A weekly digest of current trends in housing and community development. The discussion examines topics from infrastructure to community fabric.
Next Steps for the Rural Housing Network(RECAP: Housing Virginia has wrapped up the rural housing provider discussion forums around the state, carried out in partnership with local Realtors® associations, and has begun work on a final report to be released at the Governor’s Housing Conference in November. The report tracks the changes in a range of data points to present the new picture of rural housing in Virginia. It also includes an analysis of the needs and gaps identified by housing providers in each region.)
Overcoming NIMBY(RECAP: The tools for overcoming NIMBYism (Not In My Back Yard) include transparent communication, dispelling myths with facts and finding community supporters who understand the benefits that quality housing can bring to their neighborhood. This portal gathers all of Housing Virginia’s Overcoming NIMBYism programs and materials for easy access.)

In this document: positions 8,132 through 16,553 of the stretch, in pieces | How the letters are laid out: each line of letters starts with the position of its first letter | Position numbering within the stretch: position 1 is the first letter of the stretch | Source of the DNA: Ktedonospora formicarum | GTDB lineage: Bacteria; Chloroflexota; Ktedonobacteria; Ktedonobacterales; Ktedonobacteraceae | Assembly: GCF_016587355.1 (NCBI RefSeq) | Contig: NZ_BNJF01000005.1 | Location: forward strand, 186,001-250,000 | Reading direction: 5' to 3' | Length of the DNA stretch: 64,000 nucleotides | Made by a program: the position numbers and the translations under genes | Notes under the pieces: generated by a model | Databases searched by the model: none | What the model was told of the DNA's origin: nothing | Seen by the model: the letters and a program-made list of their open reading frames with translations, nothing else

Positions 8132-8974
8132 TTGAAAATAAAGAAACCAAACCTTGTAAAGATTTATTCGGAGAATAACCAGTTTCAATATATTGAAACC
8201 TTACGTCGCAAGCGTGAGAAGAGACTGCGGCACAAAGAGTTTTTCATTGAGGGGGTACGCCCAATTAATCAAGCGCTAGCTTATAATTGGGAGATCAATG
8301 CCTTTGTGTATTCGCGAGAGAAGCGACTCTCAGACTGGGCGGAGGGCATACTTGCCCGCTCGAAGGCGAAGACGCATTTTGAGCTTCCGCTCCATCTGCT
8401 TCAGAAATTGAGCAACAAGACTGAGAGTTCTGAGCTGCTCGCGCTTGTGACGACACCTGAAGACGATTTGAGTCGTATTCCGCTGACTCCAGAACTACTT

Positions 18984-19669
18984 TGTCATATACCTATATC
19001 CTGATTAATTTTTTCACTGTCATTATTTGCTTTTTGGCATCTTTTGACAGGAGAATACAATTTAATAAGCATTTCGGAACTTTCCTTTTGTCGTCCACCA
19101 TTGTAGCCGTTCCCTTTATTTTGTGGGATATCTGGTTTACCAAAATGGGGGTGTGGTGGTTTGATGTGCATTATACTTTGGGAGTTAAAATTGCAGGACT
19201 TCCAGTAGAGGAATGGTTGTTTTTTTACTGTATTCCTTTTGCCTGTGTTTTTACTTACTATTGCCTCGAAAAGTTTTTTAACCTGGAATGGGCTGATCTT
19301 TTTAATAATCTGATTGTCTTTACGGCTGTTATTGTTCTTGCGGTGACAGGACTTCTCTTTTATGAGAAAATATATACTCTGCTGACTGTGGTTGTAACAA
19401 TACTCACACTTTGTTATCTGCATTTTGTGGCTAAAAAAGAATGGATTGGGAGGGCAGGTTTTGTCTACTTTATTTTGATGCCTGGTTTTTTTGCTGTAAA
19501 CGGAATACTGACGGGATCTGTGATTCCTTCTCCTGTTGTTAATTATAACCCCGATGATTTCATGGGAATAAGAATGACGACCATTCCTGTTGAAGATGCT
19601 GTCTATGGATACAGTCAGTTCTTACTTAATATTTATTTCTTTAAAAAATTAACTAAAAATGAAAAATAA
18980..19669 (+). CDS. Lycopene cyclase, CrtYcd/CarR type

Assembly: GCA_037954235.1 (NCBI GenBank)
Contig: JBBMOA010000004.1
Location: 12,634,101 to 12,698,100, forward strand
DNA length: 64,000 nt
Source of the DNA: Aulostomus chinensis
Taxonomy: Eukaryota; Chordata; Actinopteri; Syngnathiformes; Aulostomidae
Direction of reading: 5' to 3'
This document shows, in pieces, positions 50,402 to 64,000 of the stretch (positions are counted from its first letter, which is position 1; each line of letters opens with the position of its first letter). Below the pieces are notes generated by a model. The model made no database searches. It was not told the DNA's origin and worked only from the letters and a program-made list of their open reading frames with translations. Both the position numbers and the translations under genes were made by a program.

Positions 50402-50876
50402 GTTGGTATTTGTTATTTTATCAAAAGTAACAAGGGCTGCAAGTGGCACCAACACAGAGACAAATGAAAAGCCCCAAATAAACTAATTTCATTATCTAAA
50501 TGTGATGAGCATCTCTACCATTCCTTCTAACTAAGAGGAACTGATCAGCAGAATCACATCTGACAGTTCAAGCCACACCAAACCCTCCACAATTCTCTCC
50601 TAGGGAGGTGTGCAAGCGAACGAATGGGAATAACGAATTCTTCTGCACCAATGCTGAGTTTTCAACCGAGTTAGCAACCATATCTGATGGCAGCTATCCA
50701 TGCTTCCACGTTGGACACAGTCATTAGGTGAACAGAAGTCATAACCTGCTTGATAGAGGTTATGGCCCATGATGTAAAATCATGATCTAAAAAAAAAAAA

Revitalization without Displacement(RECAP: Communities large and small are looking for ways to create prosperity for everyone. Smart Growth America’s Revitalization without Displacement Technical Assistance is designed to assist your community, poised for redevelopment, by identifying where public policy or programs could help to mitigate negative effects of neighborhood revitalization in anticipation of incoming change.)
Think Outside the Public Meeting(RECAP: If you wait for people to come to you, you will have a meeting composed primarily of the most informed, vocal and angry individuals in the community. Give everyone a chance to participate. Try reaching your target community with surveys, flyers and activities at hidden-in-plain-sight community gathering spots like high school football games and farmers’ markets.)
Four Takeaways from the White House Housing Development Toolkit(RECAP: While Constitutional limits on the federal government’s role in local land use policy mean that this toolkit is mostly advisory in nature, it does send a powerful message that there is much that local and state governments can do to achieve more equitable housing development.)